Often, Rodd has to be concealed from the camera by bits of scenery, which obscure his target. On such occasions, Rodd will sight upon his target and lock his arms in position while the scenery is moved into place and then, on cue, neatly dispatch the bottle, bar glass, or what have you, without the movie audience ever being aware of his existence.
Even the story lines of many movies are influenced by Rodd’s ideas for shooting stunts. It was his idea for Grace Kelly to shoot one of the badmen in “High Noon”. Rodd had the pleasant task of coaching Princess Grace for both “High Noon” and “The Swan” making her into an excellent pistol shot and a creditable fencer. In “Warlock” Rodd set up one shot in which a barber was standing in front of a water wagon as he was gunned down by the villain. Rodd fired two blood pellets at the man’s chest, perfectly positioned, so that as he sagged away, two holes appeared in the wagon behind him, with water pouring forth. This was one of the few times that Rodd was able to persuade Hollywood that a 255 grain slug traveling at 900 feet per second will go through a man, not lodge two inches deep in his shoulder.
Rodd organized the now popular trick of yanking the victim of a shooting off his feet with a hidden wire, to simulate the knockdown power of the big bore guns common to the Old West. He first used it in “Shane” when Jack Palance shot down Elisha Cook. He used a wire for yet another effect in “Warlock” when Fonda, dressed in a frock coat, had to outdraw a baddie who was completely unencumbered. Rodd placed a fine wire under Henry’s coat in such a way that by pulling it at the strategic moment, Rodd could yank the coat back from the holster, leaving Henry free to draw without interference from the garment.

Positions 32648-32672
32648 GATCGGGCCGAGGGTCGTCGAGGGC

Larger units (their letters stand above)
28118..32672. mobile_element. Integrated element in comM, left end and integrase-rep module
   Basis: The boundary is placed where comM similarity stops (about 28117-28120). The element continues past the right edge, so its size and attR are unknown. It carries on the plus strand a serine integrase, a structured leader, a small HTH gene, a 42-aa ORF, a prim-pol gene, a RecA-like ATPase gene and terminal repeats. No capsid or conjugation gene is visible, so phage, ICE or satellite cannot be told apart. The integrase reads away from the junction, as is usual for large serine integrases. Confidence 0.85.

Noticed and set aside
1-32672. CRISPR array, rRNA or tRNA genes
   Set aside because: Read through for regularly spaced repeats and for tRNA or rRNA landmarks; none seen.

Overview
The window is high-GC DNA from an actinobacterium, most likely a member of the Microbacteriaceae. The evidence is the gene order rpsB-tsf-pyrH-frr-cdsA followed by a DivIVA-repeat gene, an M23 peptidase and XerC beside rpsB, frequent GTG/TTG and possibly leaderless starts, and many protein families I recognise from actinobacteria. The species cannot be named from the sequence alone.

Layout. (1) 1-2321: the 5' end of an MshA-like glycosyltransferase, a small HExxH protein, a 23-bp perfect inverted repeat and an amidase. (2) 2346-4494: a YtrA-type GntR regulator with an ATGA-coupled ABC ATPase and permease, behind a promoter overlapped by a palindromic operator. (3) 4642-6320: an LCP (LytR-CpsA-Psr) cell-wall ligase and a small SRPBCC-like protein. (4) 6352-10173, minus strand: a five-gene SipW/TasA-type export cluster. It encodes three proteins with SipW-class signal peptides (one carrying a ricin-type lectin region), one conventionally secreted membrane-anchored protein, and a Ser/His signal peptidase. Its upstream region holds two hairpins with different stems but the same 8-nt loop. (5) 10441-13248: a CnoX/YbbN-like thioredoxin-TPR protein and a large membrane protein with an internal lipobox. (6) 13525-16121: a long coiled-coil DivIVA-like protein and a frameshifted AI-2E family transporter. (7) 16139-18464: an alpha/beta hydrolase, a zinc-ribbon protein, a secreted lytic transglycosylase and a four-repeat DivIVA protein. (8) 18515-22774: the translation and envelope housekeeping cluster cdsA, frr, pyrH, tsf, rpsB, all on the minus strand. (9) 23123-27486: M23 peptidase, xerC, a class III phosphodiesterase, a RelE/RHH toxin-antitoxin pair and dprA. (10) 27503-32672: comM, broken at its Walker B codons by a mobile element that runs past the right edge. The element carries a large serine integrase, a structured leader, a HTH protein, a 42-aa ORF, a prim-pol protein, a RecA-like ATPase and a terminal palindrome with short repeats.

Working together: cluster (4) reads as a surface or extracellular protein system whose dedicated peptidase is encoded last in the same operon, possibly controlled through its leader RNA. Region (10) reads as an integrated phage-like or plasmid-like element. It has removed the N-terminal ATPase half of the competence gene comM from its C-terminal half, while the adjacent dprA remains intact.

No mere sixgun jockey, Rodd excels at, and teaches, fencing, knife throwing, whip fighting, and fast and fancy rifle shooting. He also acts as a consultant on military tactics, and teaches military drills of all nations, including the Union and confederate armies of Civil War days. For “Gunga Din” Rodd taught 3000 extras to crisply execute the English drill and the Queen Anne Salute, a complicated rifle drill.
Rodd also acts as unofficial gunsmith on location trips, carrying a supply of often needed spare parts. “You can’t teach a man to shoot if his gun won’t work” he explains.
Rodd uses his own design of holster and belt, and is now producing them commercially. They are available in every color, including silver and gold, to fit any make and caliber of revolver. The holster is reinforced by a resilient spring steel band that encircles the cylinder.
“Motion pictures have come a long way since the days of six-shooters that never ran dry, or heroes who could hip-shoot the bad guys at 50 yards” said Rodd, “but progress has been painfully slow. Many producers still hesitate to add a gun advisor to the budget, and leave the shooting scenes up to the writer. The results of this economy are hackneyed at best, and at their worst, physically impossible.”
In his current release, “Heller With a Gun” Rodd does the gun work and also plays the role of what he terms, “an idiot Indian.” When I asked if he objected to such roles, he mused, “No – I guess not but someday I’m going to produce a Western of my own and for once, I’m going to have the Indians ride up a hill!”